Prevalence of baseline lipid monitoring in patients prescribed second-generation antipsychotics during their index hospitalization: a retrospective cohort study
General Hospital Psychiatry, 05/08/2012
Laundon W et al. – This study provides alarming evidence that, even in an academic setting with active discussions among psychiatrists regarding issues of metabolic risk and appropriate monitoring, adherence to American Psychiatric Association/American Diabetes Association consensus statement recommendations on rates of baseline lipid monitoring is disappointingly low in the absence of systems to encourage or automate best practice.Methods
- This study retrospectively examined the prevalence of baseline lipid monitoring in patients prescribed second-generation antipsychotics during their index psychiatric hospitalization at Duke University Hospital between July 1, 2005, and July 1, 2010.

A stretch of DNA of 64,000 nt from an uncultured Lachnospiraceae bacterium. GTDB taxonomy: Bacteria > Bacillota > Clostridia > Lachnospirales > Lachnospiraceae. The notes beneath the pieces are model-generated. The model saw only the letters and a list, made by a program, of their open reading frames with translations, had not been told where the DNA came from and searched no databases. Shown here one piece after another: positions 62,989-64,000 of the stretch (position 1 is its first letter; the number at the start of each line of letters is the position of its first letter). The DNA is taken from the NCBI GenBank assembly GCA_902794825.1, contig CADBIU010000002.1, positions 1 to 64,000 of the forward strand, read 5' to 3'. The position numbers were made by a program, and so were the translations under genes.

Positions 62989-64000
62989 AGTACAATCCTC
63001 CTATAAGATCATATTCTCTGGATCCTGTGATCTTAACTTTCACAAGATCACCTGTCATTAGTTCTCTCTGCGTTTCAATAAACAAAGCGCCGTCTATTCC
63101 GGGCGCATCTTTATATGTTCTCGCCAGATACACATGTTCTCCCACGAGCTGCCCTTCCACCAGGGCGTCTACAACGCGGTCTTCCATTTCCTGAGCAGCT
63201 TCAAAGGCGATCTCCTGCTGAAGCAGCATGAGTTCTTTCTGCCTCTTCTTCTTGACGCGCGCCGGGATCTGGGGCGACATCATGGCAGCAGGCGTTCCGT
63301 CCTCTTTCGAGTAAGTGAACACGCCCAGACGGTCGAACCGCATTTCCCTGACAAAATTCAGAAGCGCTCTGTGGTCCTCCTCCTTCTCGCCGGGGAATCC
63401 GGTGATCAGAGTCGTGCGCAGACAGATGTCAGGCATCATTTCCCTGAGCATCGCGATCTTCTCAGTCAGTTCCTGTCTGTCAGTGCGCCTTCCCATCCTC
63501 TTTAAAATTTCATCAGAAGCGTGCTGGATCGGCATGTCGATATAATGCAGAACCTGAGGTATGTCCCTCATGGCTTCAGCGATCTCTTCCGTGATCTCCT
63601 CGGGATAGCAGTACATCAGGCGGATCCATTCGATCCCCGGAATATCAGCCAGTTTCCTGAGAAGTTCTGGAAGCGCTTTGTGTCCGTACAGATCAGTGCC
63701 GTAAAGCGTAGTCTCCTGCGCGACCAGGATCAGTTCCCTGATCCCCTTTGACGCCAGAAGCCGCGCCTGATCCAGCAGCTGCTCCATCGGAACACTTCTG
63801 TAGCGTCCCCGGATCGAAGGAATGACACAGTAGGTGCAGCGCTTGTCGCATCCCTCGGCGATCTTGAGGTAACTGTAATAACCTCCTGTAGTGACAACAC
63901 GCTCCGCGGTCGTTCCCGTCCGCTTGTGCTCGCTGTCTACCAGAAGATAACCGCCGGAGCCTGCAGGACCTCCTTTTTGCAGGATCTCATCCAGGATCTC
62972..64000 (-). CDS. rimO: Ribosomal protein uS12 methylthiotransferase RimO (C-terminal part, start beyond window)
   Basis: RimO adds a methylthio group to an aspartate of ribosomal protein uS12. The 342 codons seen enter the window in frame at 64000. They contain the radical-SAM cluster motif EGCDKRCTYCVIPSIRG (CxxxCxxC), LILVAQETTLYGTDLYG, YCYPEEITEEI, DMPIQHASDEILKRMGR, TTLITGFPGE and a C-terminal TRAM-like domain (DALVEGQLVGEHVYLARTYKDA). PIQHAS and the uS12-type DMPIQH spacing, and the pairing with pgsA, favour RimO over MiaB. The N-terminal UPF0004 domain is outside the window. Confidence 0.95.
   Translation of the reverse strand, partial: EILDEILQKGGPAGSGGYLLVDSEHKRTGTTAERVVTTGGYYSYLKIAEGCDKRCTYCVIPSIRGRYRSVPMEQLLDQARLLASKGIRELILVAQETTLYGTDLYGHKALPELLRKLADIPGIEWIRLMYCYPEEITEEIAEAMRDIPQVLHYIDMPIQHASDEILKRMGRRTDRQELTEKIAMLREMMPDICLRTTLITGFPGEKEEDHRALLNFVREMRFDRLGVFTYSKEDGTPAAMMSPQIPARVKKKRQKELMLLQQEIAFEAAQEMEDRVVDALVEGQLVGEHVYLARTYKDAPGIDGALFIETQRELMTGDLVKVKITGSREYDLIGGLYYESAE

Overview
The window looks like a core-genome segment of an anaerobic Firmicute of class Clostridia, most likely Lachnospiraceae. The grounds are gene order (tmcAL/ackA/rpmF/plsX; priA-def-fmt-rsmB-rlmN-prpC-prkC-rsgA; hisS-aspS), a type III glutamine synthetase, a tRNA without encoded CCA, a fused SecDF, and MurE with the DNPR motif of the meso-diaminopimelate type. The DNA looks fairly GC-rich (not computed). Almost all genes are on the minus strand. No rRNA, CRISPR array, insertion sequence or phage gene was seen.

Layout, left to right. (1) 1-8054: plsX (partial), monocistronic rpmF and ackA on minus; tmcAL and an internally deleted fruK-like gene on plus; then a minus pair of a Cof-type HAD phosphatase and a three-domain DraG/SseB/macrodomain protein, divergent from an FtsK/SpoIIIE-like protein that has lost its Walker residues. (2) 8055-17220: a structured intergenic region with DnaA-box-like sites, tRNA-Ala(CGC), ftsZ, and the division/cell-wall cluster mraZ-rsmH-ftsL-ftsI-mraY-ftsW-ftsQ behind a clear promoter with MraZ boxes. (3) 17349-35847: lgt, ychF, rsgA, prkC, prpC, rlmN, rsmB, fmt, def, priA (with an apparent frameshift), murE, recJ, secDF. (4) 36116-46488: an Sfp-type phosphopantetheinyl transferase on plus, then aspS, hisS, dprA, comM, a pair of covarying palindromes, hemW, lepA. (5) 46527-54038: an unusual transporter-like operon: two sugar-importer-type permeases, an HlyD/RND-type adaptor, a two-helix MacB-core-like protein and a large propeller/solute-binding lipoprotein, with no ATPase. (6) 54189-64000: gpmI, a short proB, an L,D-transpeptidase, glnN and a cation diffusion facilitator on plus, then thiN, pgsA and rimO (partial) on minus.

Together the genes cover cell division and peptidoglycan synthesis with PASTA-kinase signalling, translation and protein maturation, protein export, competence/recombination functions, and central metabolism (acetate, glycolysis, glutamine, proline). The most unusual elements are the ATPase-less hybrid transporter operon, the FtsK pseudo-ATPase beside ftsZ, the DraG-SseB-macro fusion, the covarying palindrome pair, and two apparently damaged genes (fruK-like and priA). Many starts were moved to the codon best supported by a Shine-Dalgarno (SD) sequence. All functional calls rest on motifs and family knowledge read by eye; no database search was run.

- Seventy patients were included in the study, with a mean age of 21.5±2.5 years.
- Of these patients, 22 (31.4%) had baseline lipid panels drawn during hospitalization.
- Lipid monitoring was statistically more frequent in males than in females (P=.01).
- Although not statistically significant, lipid monitoring was also more likely to occur among subjects who were African American (40%; P=.07) and with the prescription of olanzapine (50%; P=.07).
- About half of baseline lipid panels demonstrated either a low high-density lipoprotein or high triglycerides, indicating at least one risk factor for the metabolic syndrome.